Archeologists have dated the disc to 1600 B.C.
Germany's Bronze Age Blockbuster
The Nebra sky disk is associatively dated to c. 1600 BC and attributed to a site at Nebra, Saxony-Anhalt in Germany. It is a bronze disk of around 30cm diameter, patinated blue-green and inlaid with gold symbols interpreted by some as a sun or full moon, stars (including a cluster interpreted as the Pleiades) and a crescent with multiple strokes, interpreted as a sun boat with many oars. It has been associated with the Bronze Age Unetice culture.
If authentic, the find sheds new light on the astronomical knowledge and abilities of the people of the European Bronze Age, such as the builders of Stonehenge. Judging from the angles set by gilded arcs along the sky disk's circumference, it may be that the Bronze Age cultures in Central Europe made far more sophisticated celestial measurements far earlier than has been suspected.
The object is not without controversy. Richard Harrison, professor of European prehistory at the University of Bristol and an expert on the Beaker people allowed his initial reaction to be quoted in a BBC documentary.
Though Harrison had not seen the skydisk when he was interviewed, it was a reasonable skepticism at that point. The disk had appeared as if from nowhere on the international antiquities market in 2001.
Its seller claimed that it had been looted by illegal treasure hunters with a metal detector in 1999.
Archaeological artefacts are the property of the state in Saxony-Anhalt and following a police sting operation in Basel, Switzerland, the disk was acquired by the state archaeologist, Dr Wolfhard Schlosser. As part of a plea bargain, the illicit owners led police and archaeologists to the site where they had found it together with other remains (two bronze swords, two hatchets, a chisel and fragments of spiral bracelets).
Though no witnesses were present at the first discovery, archaeologists have opened a dig at the site and have uncovered evidence that support the looters' claim (in the form of traces of bronze artefacts in the ground). The disk and its accompanying finds are now in the Landesmuseum für Vorgeschichte (State Museum for Prehistory) of Saxony-Anhalt, Germany.
The discovery site identified by the arrested metal detectorists is a prehistoric enclosure encircling the top of a hill. Strikingly, the hill is still called the Mittelberg ('Central Hill'), a 252m hill in the Ziegelroda Forest, 180km southwest of Berlin.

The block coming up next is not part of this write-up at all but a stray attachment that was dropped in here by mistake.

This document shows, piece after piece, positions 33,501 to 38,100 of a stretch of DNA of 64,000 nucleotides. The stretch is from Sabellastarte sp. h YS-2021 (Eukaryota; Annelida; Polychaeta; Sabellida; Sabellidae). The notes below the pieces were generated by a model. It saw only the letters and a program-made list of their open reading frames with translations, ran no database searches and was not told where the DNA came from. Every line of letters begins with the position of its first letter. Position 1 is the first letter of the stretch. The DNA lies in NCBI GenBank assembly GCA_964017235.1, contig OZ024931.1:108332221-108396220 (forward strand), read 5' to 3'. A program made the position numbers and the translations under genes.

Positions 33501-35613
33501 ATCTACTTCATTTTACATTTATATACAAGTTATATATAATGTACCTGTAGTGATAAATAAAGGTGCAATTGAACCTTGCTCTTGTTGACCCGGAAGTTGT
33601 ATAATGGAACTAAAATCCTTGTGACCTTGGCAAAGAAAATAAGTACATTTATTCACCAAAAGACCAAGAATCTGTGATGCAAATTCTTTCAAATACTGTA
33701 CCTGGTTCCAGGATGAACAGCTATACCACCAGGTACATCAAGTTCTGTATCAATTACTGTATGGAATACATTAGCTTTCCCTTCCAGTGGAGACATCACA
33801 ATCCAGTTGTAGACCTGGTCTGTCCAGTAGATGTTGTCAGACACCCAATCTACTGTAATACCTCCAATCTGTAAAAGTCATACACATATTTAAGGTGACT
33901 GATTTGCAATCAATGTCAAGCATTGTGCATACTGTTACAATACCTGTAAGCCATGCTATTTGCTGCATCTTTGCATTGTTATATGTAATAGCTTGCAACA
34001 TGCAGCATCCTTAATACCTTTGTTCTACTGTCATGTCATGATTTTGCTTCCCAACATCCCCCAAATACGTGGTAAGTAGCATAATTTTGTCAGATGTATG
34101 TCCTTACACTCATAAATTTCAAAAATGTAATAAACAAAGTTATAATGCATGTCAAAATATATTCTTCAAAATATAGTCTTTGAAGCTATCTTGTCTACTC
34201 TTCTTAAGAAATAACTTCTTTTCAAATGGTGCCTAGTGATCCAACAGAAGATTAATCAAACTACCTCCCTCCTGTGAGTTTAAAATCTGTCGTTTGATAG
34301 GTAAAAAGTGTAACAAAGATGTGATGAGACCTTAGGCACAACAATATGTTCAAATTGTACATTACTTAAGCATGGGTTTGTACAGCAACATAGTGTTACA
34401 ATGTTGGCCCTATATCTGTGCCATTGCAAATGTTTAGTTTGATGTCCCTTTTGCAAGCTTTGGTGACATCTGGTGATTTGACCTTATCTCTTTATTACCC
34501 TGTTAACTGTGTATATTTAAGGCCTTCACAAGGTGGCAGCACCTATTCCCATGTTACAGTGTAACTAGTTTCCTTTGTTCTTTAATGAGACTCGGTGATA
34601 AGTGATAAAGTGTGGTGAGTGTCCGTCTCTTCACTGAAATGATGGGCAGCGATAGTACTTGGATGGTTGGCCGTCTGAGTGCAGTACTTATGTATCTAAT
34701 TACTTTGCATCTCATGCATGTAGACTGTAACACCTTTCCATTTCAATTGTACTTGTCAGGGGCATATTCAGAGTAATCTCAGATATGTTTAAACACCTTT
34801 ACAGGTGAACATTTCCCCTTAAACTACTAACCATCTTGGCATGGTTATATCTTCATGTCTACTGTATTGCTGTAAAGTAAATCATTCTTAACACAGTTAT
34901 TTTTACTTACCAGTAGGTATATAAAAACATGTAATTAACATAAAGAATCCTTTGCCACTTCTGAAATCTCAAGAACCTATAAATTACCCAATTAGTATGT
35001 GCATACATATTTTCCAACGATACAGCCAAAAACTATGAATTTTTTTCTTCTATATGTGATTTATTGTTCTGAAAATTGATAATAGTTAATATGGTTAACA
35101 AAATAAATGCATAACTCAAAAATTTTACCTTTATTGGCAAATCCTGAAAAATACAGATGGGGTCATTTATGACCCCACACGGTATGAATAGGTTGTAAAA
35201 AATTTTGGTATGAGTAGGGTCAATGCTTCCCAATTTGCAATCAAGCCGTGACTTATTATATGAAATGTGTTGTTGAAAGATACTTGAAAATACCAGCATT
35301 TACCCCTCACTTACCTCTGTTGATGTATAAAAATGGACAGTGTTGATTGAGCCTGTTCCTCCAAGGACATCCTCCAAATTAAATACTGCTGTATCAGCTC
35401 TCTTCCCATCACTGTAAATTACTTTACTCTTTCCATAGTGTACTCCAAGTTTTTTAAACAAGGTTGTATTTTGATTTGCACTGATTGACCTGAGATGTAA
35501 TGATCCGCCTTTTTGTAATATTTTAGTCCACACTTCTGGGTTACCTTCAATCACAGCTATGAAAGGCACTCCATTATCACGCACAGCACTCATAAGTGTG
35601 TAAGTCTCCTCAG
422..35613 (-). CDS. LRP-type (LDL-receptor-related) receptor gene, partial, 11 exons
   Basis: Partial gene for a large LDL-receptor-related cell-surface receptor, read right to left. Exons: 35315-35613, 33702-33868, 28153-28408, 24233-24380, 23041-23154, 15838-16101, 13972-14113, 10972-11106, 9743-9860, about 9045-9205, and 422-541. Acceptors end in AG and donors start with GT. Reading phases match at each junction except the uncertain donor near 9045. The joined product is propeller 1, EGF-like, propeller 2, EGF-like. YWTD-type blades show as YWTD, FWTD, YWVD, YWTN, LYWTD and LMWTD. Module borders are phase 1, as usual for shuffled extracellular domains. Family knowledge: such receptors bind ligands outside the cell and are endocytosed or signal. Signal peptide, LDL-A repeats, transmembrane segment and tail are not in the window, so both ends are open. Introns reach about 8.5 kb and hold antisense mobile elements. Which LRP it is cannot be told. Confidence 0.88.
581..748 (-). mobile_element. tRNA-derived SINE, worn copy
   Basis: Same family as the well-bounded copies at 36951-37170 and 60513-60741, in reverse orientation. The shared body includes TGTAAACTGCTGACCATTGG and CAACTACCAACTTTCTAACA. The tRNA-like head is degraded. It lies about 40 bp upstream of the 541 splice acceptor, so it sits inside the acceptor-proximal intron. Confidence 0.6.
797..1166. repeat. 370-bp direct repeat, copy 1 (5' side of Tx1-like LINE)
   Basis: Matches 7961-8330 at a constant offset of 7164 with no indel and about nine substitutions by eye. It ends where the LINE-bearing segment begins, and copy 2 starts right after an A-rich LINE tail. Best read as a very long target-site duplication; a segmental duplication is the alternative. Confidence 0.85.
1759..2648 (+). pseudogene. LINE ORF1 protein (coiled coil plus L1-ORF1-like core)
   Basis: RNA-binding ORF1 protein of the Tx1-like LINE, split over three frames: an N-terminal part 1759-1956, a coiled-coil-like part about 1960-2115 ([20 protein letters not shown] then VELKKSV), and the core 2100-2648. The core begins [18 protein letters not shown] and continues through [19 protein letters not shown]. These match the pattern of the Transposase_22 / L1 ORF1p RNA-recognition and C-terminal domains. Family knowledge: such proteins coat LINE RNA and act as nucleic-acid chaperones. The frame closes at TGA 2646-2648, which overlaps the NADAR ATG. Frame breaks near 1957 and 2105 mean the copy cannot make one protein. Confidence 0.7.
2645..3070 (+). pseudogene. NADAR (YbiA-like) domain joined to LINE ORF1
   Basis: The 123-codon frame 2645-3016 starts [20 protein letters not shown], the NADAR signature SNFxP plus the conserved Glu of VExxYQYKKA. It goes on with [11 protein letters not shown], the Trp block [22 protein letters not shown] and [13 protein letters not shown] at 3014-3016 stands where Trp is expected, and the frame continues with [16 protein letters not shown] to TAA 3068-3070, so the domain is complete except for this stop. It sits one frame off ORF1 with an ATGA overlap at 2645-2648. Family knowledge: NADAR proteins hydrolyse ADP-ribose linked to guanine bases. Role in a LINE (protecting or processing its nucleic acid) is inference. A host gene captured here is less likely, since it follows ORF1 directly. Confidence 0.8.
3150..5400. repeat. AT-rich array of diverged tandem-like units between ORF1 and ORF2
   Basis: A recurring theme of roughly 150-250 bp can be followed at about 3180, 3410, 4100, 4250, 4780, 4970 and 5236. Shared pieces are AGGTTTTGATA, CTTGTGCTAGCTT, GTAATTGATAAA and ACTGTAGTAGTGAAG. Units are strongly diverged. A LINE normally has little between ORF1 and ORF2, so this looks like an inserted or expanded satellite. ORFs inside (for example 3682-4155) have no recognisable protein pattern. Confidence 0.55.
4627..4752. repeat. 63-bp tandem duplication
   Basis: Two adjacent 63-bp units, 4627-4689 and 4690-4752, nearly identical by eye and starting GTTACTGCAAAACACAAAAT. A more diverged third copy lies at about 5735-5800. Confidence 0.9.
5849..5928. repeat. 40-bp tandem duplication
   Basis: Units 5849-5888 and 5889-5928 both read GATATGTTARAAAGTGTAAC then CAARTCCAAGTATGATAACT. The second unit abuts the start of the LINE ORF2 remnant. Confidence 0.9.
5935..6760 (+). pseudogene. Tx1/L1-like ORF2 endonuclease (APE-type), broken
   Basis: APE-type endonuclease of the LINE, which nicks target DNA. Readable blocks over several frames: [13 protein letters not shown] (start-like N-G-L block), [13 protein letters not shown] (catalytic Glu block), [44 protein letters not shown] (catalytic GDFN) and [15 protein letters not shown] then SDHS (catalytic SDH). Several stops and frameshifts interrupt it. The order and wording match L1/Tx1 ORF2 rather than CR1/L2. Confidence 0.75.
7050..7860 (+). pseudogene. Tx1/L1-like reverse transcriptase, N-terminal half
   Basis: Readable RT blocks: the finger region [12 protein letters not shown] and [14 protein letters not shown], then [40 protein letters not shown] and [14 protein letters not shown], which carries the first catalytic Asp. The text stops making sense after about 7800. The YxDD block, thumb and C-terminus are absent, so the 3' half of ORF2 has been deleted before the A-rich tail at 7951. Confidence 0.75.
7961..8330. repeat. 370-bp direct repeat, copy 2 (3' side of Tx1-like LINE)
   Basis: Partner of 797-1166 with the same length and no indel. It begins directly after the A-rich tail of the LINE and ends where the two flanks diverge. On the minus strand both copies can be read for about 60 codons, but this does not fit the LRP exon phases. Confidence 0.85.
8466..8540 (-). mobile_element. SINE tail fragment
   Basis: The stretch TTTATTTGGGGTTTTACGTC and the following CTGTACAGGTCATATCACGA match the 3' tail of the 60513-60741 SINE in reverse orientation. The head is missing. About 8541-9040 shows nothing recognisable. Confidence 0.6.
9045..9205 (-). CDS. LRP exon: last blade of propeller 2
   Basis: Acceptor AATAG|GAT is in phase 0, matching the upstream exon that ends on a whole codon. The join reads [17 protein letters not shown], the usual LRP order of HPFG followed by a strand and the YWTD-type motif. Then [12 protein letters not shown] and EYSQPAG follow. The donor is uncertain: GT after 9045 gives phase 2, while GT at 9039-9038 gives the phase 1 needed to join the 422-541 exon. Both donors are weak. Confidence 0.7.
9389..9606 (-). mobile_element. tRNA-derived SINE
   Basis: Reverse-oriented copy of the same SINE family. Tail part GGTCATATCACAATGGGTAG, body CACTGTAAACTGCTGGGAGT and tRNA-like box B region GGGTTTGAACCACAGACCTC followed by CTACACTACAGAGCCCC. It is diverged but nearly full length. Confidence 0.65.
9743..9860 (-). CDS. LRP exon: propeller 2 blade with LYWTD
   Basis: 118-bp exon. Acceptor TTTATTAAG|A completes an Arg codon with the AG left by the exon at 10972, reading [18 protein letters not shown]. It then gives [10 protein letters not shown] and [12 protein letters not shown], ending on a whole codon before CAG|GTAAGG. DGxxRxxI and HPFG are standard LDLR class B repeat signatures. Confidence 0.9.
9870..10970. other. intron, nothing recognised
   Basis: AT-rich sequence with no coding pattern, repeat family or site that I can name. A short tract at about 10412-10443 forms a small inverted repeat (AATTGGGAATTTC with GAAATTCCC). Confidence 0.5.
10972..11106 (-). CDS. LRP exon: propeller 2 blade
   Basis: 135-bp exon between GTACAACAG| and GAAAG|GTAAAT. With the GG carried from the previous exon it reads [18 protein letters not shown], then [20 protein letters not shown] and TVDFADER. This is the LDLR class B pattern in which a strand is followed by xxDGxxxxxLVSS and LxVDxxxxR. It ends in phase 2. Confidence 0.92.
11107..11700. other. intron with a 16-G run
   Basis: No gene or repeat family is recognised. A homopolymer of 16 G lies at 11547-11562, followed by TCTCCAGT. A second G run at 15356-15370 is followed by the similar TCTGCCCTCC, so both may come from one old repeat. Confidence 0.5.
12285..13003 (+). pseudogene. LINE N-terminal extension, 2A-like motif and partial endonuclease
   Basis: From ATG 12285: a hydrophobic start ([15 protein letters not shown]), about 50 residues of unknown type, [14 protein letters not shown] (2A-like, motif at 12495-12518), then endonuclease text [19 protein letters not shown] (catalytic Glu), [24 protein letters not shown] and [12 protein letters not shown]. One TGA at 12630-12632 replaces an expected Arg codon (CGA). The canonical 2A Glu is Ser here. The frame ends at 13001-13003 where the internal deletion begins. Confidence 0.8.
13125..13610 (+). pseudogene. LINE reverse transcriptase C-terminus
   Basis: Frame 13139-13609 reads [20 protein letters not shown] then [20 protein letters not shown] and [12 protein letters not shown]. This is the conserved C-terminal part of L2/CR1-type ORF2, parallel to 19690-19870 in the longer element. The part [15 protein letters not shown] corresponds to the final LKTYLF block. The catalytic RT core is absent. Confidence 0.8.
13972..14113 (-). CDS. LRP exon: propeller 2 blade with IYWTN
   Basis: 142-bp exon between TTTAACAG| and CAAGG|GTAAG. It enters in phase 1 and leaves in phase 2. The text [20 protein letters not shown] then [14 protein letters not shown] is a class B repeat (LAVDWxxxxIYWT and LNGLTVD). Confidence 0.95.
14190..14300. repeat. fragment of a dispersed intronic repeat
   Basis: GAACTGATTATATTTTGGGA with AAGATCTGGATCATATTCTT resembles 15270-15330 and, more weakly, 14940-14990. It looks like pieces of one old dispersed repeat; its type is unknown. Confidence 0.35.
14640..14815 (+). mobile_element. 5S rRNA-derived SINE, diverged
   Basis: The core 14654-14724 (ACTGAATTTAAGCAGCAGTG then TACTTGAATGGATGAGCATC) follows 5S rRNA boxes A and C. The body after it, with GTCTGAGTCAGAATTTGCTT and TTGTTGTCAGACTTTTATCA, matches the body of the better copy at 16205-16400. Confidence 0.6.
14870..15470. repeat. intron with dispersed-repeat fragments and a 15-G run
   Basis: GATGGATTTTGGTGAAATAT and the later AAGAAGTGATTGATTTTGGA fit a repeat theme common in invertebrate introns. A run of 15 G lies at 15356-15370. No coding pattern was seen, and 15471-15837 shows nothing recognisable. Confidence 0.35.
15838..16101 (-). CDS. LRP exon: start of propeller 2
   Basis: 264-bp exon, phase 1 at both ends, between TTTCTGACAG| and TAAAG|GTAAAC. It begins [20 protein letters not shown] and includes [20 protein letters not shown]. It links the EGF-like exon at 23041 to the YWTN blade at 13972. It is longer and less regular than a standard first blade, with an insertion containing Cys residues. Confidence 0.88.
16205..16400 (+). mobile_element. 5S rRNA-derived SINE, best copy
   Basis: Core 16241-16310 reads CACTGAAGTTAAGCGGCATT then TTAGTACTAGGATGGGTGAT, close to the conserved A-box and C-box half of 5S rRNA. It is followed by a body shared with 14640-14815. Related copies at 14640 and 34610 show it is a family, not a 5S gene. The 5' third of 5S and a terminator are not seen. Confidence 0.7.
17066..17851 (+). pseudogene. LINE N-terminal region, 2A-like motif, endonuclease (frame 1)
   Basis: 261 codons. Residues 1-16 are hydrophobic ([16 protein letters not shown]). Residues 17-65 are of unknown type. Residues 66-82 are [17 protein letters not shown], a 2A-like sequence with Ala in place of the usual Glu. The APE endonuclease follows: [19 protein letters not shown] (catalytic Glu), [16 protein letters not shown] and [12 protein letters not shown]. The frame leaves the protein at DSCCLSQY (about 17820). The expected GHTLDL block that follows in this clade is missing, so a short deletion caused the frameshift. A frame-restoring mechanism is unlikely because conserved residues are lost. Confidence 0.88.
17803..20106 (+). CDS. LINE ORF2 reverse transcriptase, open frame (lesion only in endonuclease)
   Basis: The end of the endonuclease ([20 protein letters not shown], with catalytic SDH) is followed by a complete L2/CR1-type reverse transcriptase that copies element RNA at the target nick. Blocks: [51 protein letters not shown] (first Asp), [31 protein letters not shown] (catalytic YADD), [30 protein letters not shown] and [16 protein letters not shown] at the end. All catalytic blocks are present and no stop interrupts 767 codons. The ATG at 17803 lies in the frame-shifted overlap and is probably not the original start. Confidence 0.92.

The enclosure is oriented in such a way that the sun seems to set every equinox behind the Brocken, the highest peak of the Harz mountains. The nearby forest is said to contain around 1,000 barrows. It was claimed by the treasure-hunters that the artifacts were discovered within a pit inside the bank-and-ditch enclosure.
As the item was not excavated using archaeological methods, even its claimed provenance may be made up, authenticating it has depended on microphotography of the corrosion crystals (see link), which produced images that could not be reproduced by a faker - and which, incidentally, are very beautiful scientific micrographs in themselves.
The more precise dating of the Nebra skydisk, however, depended upon the dating of a number of Bronze Age weapons which were offered for sale with the disk and said to be from the same site. These axes and swords can be typologically dated to the mid 2nd millennium BC (Unetice culture). Those who have examined the disk point out that its patina indicates the disk's antiquity, and the interested reader may want to look at the micrographs in the article linked below and assess whether such effects could be produced chemically by a counterfeiter.
One skeptic has suggested parallels with the controversy surrounding the Shroud of Turin.
According to an analysis of trace elements by x-ray fluorescence by E. Pernicka, University of Freiberg, the copper originated at the Mitterberg in Austria, while the gold is from the Carpathian Mountains. Copper from Bottendorf in the immediate vicinity of Nebra has definitely not been used. But few copper objects are found where they were originally smelted.
If the disk is authentic then it may be argued that quantitative astronomy in central Europe may possibly date back 3,600 years. Egyptian representations of the sky are purely schematic at this time. The lack of a secure archaeological context for the disk however, means that it is difficult to accurately date or even authenticate it. It is unlike any known artistic style from the period and has been described as a fake by some archaeologists.
Possibly a scientific instrument as well as an item of religious significance, the disk is a beautiful object; the blue-green patina of the bronze may have been an intentional part of the original artifact.
The disk has only just begun to attract the kind of pseudoarchaeology, Wiccan and paranormal speculation that hangs over Stonehenge.
Recently, its authenticity has again been attacked by the archaeologist Prof. Peter Schauer, university of Regensburg, who interprets it as a shaman drum of unknown, but late, date.
Near the dig city, in 23 km distance the Goseck circle was discovered. It is a solar observatory built ca 4900 BCE.